“I want to purchase more bank stocks and maybe tourism ones. People travel a lot during the holidays.... Maybe wine stocks too,” said a man in his 60s who gave only his last name, Song.

Technically, day trading isn’t allowed in China; investors can’t buy and sell the same shares within 24 hours. But there are ways to get around that, and many investors are clearly in it for the short term.

Most analysts agree that the fundamentals are better than in the past. By one common valuation, the average share price is running about 30 times earnings; it was twice that during the last big boom in the ‘90s. Although transparency remains a problem, Beijing has helped shore up investor confidence by reforming state-owned shares and relaxing controls on foreign stock ownership, allowing investors to gain from China’s surging economy. The markets also got a lift from hot new issues in banking and real estate stock.

“A new generation of investors is appearing in China,” said Zhang Qi, an analyst with Haitong Securities in Shanghai. “They are young people with better knowledge and understanding of the market. They use the Internet to research companies ... and they are more confident.”

Still, Zhang said, many of them haven’t experienced losses and may be holding unrealistic expectations. “Everyone wants to make money from the stock market, and they all feel it should be easy this time,” he said.

Beijing doesn’t want the market to get overheated. A collapse in share prices could stir social unrest. Officials want to grow the nation’s capital markets and give citizens, insurance firms and pension funds a place to invest for the long term.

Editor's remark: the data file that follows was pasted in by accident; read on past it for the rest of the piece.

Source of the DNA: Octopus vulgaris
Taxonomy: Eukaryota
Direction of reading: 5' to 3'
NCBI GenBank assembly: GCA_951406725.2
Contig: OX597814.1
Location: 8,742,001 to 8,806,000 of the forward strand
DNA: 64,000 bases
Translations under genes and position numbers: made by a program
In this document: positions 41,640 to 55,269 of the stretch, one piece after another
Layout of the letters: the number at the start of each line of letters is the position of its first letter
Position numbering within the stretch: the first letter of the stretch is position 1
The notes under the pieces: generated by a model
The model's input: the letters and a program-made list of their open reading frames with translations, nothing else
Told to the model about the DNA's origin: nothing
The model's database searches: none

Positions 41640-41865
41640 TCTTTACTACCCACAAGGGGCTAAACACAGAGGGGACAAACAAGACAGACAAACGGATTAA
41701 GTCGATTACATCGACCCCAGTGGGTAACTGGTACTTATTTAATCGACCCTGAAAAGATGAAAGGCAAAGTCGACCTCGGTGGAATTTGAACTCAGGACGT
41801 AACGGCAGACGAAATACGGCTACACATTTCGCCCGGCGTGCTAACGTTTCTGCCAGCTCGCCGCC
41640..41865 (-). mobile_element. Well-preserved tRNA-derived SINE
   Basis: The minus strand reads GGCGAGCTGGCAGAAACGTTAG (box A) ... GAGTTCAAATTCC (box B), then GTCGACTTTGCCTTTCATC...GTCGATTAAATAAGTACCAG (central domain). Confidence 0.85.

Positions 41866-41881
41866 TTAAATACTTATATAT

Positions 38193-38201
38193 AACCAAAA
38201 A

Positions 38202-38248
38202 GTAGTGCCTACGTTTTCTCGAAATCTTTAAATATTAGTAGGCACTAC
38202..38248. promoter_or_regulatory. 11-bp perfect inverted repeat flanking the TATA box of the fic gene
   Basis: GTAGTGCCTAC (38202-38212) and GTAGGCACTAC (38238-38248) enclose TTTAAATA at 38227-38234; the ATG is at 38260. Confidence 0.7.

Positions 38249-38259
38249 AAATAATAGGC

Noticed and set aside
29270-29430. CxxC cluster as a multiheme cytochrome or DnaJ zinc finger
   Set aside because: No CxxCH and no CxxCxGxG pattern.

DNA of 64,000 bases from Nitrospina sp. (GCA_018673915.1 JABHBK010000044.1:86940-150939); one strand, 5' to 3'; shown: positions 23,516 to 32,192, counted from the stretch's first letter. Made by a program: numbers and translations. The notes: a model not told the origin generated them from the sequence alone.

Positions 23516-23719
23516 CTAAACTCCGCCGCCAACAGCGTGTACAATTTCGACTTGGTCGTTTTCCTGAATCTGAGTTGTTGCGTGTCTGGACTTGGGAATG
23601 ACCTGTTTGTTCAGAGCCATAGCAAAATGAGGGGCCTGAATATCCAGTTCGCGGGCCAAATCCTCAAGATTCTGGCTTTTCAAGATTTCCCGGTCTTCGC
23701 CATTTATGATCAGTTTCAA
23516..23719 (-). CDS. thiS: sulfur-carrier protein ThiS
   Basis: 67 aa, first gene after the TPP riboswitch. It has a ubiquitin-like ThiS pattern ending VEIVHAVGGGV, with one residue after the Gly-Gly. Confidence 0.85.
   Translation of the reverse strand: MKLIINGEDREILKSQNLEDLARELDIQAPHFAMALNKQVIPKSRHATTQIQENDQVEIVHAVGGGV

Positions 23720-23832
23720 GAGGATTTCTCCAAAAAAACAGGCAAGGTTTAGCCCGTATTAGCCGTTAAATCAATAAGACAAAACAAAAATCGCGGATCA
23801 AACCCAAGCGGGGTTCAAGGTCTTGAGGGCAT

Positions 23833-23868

But regulators also want to head off a stock bubble by reducing speculative behavior -- something easier said than done.

In cities such as Shanghai, big banks have been making fewer new-home mortgages because of a softer real estate market. These banks have been pushing other kinds of consumer loans, including those secured by borrowers’ homes. Yet no one knows how much of those funds are being diverted to the stock market.

“When the loan is approved, we cannot control its usage,” said Zhang Yinjun, a manager in the personal banking department at China Merchant Bank in Shanghai.

China’s pawn shop owners say the same thing, even as their business is booming.

Pawn traders in Beijing, for example, released a total of about $330 million in funds last year, a 45% jump from 2005. Most of these loans were secured by homes. The loan process is simple: a few documents and a day or two later usually, the deal is done.

Su Cheng, a 26-year-old native of Anhui province, jumped into the market last year. He plowed his entire savings into shares and then turned to his former classmates for more funds.

So far, Su has seen his investments soar 80% and now has about $13,000 in his stock account.

“My gain is not too bad until now, but my capital is still not enough,” said Su, who works for a Shanghai investment and acquisitions firm. “If I had 1 million instead of $6,500, then I would have 2 million in my account now.”


Cao Jun in the Shanghai Bureau contributed to this report.